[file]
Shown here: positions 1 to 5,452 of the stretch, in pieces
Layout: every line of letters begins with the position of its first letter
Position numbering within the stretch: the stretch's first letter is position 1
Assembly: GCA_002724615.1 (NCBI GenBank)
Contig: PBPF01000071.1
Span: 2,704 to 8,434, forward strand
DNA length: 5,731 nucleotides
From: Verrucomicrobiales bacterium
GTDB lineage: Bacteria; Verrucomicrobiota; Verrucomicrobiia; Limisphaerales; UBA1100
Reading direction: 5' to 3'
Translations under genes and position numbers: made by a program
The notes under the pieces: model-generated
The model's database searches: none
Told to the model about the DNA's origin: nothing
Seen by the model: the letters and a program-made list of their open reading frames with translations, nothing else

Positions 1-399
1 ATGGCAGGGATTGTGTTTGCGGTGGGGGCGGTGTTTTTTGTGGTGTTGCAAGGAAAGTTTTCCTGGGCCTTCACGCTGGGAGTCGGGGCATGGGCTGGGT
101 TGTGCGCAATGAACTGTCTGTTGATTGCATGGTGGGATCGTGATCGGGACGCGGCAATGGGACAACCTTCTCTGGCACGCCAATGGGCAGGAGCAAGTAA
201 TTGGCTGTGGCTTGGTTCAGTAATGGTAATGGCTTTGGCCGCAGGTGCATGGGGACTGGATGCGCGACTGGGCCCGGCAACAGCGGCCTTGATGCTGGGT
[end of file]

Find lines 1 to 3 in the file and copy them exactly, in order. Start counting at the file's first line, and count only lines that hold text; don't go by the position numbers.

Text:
Shown here: positions 1 to 5,452 of the stretch, in pieces
Layout: every line of letters begins with the position of its first letter
Position numbering within the stretch: the stretch's first letter is position 1